To date, iron isotopes have been studied in lake ecosystems, but δ56Fe has rarely been used to trace the biogeochemical cycle of eutrophic lakes. Teutsch et al. [16] studied the strong isotopic variation of Fe (II) in volcanic Lake Nyos using iron isotope techniques. At present, research on the changes in iron isotope composition in suspended particulates has mostly focused on river systems. Such studies on the Amazon River and its tributaries show that, compared to terrestrial materials, which contain large amounts of low-suspended organic matter, rivers are enriched with light Fe isotopes. In rivers containing large amounts of suspended particulate matter (SPM), the δ56Fe value is close to the terrestrial value, as reported by Poitrasson et al. [17], which is consistent with previous studies on the Amazon and Nile rivers [18,19]. Although many studies have shown that SPM is enriched with light Fe isotopes compared to terrestrial sources, some studies show that the size distribution and activity of colloidal particles in the dissolved phase as well as the varying activity of the redox zone among different study areas will lead to abnormal results [20,21,22,23]. Among the researchers associated with those studies, Ingri et al. [20] noted that the δ56Fe value of organic colloids in the dissolved phase was −0.13‰, while the δ56Fe value of hydroxide colloids was as high as +0.3‰. Meanwhile, Chen et al. [24] found that anthropogenic influences caused the SPM in the Seine River in France to be enriched with light Fe isotopes. The correlation between δ56Fe and DOC/Fe in SPM shows that the soluble Fe from natural sources is mainly combined with organic colloids. The low DOC/Fe and δ56Fe values in the iron mixture may be affected by anthropogenic Fe hydroxide or sulfide colloids [24]. Therefore, anthropogenic pollution will also affect the δ56Fe value of rivers. Song et al. [25] found that the δ56Fe value of SPM in rivers and lakes in southern China varied from −1.36‰ to +0.07‰, with ferrous-wheel redox reaction and coal mine wastewater discharge as the main reasons for the negative δ56Fe value. Therefore, biological and abiotic processes such as redox reactions, mineral dissolution, organic matter mixing, adsorption/desorption and biological uptake are the main processes that lead to the change in iron isotope composition between dissolved and particulate phases [26,27]. In these processes, dissolved Fe (II) will partially oxidize and precipitate to particulate Fe (III), such as a hydroxide or sulfide, and partial Fe (II) will remain in the solution, resulting in a maximum difference of 3.9‰ in the iron isotope value [28].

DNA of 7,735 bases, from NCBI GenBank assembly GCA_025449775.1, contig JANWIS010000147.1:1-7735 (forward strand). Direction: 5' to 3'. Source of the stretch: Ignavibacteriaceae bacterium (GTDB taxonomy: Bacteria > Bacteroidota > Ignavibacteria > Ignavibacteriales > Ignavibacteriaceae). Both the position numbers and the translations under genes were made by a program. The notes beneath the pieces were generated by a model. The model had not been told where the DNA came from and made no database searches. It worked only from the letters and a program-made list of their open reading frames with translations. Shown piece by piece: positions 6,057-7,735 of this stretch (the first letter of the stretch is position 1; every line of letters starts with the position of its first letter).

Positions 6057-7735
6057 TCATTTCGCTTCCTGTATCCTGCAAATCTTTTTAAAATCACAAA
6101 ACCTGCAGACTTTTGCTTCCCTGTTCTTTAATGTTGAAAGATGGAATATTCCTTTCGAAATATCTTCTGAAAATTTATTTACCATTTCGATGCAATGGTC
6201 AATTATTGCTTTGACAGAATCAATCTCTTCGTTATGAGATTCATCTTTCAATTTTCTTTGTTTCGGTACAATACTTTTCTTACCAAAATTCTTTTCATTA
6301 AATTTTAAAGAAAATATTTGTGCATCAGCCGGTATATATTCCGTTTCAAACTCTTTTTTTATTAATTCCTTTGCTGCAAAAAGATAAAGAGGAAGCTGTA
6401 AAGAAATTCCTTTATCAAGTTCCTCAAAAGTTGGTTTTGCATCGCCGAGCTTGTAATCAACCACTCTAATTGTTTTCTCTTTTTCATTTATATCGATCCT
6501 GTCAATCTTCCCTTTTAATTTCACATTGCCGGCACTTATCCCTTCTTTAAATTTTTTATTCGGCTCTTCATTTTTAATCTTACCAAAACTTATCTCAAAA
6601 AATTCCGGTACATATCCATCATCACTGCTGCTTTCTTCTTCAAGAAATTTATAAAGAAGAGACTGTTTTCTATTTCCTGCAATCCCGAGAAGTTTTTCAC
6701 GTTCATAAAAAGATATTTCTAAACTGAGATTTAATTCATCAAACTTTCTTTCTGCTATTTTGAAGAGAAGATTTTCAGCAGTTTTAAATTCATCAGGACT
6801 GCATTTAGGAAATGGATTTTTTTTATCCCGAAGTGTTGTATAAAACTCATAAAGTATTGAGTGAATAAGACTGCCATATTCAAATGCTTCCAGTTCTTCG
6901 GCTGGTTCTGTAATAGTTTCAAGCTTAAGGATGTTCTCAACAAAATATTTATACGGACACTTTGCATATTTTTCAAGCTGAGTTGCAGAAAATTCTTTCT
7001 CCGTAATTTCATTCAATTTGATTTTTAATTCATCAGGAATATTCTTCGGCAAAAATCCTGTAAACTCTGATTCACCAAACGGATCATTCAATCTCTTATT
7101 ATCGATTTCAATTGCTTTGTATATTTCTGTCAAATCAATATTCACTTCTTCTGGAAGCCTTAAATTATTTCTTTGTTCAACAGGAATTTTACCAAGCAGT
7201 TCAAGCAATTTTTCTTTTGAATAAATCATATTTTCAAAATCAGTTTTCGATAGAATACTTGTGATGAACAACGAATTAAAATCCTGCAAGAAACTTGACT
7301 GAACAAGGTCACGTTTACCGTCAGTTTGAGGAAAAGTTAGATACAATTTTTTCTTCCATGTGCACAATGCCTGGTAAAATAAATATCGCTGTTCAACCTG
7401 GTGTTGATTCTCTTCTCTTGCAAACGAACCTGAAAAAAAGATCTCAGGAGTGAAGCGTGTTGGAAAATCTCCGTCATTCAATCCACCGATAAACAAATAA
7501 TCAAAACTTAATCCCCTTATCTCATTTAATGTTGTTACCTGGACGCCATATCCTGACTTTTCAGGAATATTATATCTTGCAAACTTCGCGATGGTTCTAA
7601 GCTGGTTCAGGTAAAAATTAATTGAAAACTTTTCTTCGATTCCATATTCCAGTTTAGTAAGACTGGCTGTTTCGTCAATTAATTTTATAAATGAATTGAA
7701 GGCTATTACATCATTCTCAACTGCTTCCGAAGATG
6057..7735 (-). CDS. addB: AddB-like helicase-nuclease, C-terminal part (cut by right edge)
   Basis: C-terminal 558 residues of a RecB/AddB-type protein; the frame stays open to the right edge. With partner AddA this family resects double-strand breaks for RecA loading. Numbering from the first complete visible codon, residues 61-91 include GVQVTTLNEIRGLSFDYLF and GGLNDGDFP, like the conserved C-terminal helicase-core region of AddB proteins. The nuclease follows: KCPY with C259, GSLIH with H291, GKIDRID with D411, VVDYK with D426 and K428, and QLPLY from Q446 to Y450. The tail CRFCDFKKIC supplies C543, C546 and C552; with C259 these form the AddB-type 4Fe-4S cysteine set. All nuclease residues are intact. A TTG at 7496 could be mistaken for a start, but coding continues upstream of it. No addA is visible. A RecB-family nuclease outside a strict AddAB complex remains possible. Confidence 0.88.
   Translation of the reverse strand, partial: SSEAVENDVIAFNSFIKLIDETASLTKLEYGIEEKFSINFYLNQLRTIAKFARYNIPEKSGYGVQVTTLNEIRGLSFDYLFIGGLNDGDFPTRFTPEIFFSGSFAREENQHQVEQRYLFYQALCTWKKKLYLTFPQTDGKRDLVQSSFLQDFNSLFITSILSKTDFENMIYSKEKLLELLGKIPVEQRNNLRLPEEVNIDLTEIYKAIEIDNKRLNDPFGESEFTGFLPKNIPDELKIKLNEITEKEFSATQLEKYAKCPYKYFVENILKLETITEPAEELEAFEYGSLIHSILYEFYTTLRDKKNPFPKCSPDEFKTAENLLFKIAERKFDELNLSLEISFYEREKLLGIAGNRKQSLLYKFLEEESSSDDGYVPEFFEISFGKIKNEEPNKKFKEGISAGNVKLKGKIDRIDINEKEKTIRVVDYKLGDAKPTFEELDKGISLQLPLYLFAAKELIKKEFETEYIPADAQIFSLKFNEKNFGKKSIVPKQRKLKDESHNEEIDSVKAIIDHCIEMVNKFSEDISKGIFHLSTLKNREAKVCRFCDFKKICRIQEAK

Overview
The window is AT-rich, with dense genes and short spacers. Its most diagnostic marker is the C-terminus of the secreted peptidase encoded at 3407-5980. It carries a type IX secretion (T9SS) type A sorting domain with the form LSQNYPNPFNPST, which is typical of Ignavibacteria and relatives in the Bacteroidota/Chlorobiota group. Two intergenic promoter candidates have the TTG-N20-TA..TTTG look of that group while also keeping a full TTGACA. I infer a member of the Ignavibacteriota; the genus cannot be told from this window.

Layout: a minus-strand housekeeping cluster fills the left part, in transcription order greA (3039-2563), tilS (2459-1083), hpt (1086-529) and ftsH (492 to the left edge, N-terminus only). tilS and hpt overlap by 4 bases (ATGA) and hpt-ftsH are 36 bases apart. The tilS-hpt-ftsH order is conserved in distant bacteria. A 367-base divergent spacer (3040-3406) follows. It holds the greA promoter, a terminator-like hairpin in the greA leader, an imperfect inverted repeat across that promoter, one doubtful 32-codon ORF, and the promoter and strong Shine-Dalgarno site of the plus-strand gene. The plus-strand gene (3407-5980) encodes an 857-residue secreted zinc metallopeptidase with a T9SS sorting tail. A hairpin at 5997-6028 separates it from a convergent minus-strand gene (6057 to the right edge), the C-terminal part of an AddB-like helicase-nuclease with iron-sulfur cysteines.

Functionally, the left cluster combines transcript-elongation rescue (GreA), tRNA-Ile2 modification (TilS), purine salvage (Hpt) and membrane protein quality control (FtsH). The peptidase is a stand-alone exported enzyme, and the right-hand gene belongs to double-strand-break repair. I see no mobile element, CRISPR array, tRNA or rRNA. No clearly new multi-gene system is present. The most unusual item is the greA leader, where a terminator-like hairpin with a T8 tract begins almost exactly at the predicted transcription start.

SPM in lakes is a mixture of inorganic, organic and biological detritus, phytoplankton, bacteria, etc., that are trapped at 0.22 μm or 0.45 μm by membranes. Therefore, Hongfeng Lake is selected as the research object of this study, which is a karst plateau eutrophic lake and a seasonally anoxic artificial lake. Hypoxia in the bottom water appears in summer, while the water is mixed in winter [29,30]. Through the determination of iron isotopes in suspended particles and algae in lakes and the inflowing rivers, the differences in iron isotopes in different end members of the lake system were observed, and the controlling factors for the differences in the compositions of these isotopes were studied. Additionally, a theoretical basis is provided for the application of iron isotopes in the study of lake biogeochemical processes.

2. Study Site, Sampling, and Analytical Details

2.1. Study Site

Hongfeng Lake is a seasonally anoxic artificial lake located in the suburbs approximately 31.5 km southwest of Guiyang, China. The lake has a surface area of 57.2 km2, a maximum depth of 45 m, a total volume of 9.18 × 108 m3, and a residence time of 0.325 year. The water collection zones of Hongfeng Lake’s exposure strata are Permian and Triassic. The carbonatite of the Triassic is the most widely distributed, followed by clastic rock. The major soil types of the area are lime yellow soil and a proportion of rice soil with the characteristic of vertical zoning. The land use of the Hongfeng Lake basin is dominated by woodland and farmland, which account for more than 60% of the total area. The plants of the area include coniferous plantation, evergreen broad-leaved forest, shrub and agricultural tillage field. The average annual precipitation is 1183.22 mm, and the average annual temperature is 14.1 °C.